In March 2020, the European Commission adopted its new Circular Economy Action Plan. The Plan aims to establish a strong and coherent product policy framework that will make sustainable products, services and business models the norm across the EU, and transform European consumption patterns so that no waste is produced in the first place. As part of this process the Commission intends to embed a “right to repair” in the EU consumer and product policies. I fully support this intention. The recent public consultation on the forthcoming Whole-of-Government Circular Economy Strategy identified product repair as one of the key activities needed to achieve a circular transition. A comprehensive ‘right-to-repair’ will both empower consumers and create a market for repairable products and repair services.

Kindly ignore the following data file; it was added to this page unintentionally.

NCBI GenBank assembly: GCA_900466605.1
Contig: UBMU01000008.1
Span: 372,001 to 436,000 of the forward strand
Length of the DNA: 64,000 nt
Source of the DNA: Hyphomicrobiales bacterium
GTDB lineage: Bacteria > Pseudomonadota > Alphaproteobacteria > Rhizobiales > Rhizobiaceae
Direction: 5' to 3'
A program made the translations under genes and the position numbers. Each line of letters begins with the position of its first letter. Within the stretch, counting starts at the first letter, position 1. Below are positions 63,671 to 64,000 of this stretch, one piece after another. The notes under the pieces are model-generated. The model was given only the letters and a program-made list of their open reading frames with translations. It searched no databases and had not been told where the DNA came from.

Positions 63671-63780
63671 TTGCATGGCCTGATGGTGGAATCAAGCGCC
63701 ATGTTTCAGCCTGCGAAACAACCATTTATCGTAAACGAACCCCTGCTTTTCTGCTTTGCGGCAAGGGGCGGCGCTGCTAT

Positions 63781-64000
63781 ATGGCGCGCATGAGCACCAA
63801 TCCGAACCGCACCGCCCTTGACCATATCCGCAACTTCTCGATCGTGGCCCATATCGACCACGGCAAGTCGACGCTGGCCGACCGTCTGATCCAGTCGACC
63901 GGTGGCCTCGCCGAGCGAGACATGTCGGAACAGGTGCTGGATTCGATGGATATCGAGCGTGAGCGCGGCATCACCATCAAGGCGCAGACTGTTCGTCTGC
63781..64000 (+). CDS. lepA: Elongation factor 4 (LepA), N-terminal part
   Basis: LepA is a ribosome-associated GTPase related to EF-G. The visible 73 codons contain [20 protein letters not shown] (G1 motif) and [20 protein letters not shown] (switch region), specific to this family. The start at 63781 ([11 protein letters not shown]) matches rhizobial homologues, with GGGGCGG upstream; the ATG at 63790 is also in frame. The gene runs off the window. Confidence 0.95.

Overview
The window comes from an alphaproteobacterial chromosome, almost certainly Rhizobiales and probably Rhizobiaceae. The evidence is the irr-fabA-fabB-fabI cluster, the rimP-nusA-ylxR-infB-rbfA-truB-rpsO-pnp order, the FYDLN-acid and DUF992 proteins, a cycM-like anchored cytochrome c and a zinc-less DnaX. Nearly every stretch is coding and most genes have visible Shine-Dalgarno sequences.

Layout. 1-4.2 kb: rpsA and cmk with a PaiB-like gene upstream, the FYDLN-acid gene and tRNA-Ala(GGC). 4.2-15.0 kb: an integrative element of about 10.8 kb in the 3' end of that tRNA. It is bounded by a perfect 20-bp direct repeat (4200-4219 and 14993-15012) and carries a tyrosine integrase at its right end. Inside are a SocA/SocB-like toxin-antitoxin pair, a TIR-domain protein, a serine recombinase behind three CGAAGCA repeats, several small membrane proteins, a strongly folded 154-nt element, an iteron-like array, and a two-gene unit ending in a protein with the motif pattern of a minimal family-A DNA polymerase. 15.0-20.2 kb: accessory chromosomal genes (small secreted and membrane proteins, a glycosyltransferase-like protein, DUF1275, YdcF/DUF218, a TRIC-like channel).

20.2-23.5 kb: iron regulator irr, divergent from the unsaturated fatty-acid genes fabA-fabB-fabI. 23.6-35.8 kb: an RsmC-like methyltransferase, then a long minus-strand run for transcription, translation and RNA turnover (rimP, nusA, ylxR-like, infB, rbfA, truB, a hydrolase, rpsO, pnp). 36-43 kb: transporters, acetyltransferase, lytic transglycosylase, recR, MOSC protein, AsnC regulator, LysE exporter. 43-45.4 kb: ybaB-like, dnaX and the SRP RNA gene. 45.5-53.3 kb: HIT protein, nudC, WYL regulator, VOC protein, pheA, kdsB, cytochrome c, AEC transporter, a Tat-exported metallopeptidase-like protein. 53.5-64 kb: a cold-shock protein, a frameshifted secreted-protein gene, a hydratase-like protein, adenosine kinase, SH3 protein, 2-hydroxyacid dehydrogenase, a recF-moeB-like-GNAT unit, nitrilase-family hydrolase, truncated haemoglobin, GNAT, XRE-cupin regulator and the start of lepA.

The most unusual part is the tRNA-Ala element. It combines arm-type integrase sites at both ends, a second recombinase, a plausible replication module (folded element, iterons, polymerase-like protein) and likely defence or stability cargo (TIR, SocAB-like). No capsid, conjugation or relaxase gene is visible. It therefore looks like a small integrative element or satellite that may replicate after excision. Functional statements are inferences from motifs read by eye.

Given the scale of changes to product design and manufacture needed to allow for improved repairability, and the size of Ireland’s economy relative to the wider Single Market, I believe that harmonised action at EU level is necessary in order to introduce a ‘right-to-repair’ and will support ambitious proposals from the European Commission in this regard.